The effects of climate change was one more challenge the tourism industry would have to cope with, said Christos Angelides, the president of the Pancyprian Association of Hotel Managers (Pasydixe).

Speaking at the Pasydixe AGM in Larnaca, Angelides said that “the experiences and experiences of the past cannot be a one-dimensional advisor for strategic decisions in tourism, since the not-so-distant pandemic left its mark on the industry.”

He also warned that “geopolitical developments are capable of overturning any strategic plan we have drawn up, while to these unpredictable developments, which can occur at any moment, climate change has been added with all its direct and indirect effects”.

The industry has been in flux in the last few years marked by the bankruptcy of 46 airlines since 2019, the termination of the operations of travel agencies and tour operators as well as the coronavirus pandemic.

He also said that climate change had arrived. “We are experiencing its effects more intensely than ever and it is time to confront it. The approach should be multi-level, coordinated and bring together decisions of the European Union and Cyprus, while at the same time, it should be targeted, flexible and inventive at the level of the tourism industry”.

The association wanted the state’s support to the executives of the hotel industry, through the establishment of high standard training and education programmes. Political support of hotel businesses was “now imperative”, and he called for “tax incentives to be given for new facilities and qualitative and technological upgrading of the existing ones.” He also repeated the request for the creation of a National Institute for Tourism Studies.

Deputy minister of tourism Kostas Koumis also spoke about the current challenges facing Cypriot tourism, caused by geopolitical tensions in the Eastern Mediterranean and difficult economic conditions in major European countries.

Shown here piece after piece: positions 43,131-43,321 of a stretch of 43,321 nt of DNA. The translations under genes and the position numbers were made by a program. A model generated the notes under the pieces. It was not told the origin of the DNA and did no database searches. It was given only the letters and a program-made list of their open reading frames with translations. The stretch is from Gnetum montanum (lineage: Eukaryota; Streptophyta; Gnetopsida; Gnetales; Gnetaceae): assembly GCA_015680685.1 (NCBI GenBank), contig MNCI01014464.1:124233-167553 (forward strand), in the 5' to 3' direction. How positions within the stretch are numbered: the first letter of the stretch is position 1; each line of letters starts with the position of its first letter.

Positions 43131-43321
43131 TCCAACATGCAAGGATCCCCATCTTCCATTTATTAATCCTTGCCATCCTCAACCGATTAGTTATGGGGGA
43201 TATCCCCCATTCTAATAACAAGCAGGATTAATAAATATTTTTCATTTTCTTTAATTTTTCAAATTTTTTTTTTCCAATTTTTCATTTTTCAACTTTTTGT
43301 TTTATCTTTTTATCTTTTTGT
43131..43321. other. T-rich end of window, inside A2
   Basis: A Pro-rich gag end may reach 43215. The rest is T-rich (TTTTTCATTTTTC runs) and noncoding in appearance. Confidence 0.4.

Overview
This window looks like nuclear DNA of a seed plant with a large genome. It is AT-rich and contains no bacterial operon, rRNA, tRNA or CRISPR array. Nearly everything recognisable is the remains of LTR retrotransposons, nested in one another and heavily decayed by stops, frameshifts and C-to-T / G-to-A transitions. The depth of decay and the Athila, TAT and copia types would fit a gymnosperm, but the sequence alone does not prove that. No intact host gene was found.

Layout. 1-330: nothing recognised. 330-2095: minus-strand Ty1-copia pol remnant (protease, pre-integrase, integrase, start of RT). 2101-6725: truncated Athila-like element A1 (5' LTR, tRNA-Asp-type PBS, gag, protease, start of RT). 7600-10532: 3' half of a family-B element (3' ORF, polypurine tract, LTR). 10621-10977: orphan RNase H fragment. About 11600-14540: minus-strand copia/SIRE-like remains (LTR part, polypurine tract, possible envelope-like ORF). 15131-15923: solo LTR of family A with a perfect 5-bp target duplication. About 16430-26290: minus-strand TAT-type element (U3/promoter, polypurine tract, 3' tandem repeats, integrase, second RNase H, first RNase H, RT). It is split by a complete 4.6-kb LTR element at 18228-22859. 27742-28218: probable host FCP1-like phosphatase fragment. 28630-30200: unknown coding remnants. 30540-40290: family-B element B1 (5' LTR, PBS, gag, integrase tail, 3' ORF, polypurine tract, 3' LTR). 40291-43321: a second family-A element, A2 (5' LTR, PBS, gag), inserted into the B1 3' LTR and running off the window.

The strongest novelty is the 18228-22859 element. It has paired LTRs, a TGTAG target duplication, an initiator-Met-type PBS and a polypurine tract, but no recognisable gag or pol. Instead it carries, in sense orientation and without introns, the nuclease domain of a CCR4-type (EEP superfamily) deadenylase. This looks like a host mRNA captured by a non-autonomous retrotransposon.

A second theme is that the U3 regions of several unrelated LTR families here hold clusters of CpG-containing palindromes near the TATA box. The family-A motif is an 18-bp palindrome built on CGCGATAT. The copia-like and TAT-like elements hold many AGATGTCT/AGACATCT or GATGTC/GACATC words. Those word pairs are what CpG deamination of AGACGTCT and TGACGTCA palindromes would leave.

“It is perhaps the first time in years, except during the pandemic, that external factors are not benefiting our country’s tourism; rather, they are hindering it,” said Koumis. Despite this, he expressed confidence in our ability to overcome these difficulties.

“We are working methodically to face the challenges, including climate change, connecting almost every policy of the Deputy Ministry and by extension the Government with the goal of the green transition, but also of the digital transformation. At the same time, we are moving in the direction of improving the tourism product, trying to meet new market trends, making the most of the Recovery and Resilience Plan,” Koumis said.

He noted that “all together, the government, tourism agencies, and professionals should focus to further enhance the tourist experience of each visitor” and added that “an important parameter of our wider effort to improve the quality of the services provided is also the field of education”.

He referred to the adoption by the Deputy Ministry of Tourism of the European Commission advice “for skilling – upskilling and reskilling” noting that “human capital and its special quality characteristics are a critical parameter for success and achieving a competitive advantage”.

The main objective of the government, and especially of the Deputy Ministry of Tourism, noted Koumis, “is to strengthen the competitiveness of the tourism product of our country, with the emphasis now on the green transition, on the digital transformation, on the further improvement of the basic infrastructures.”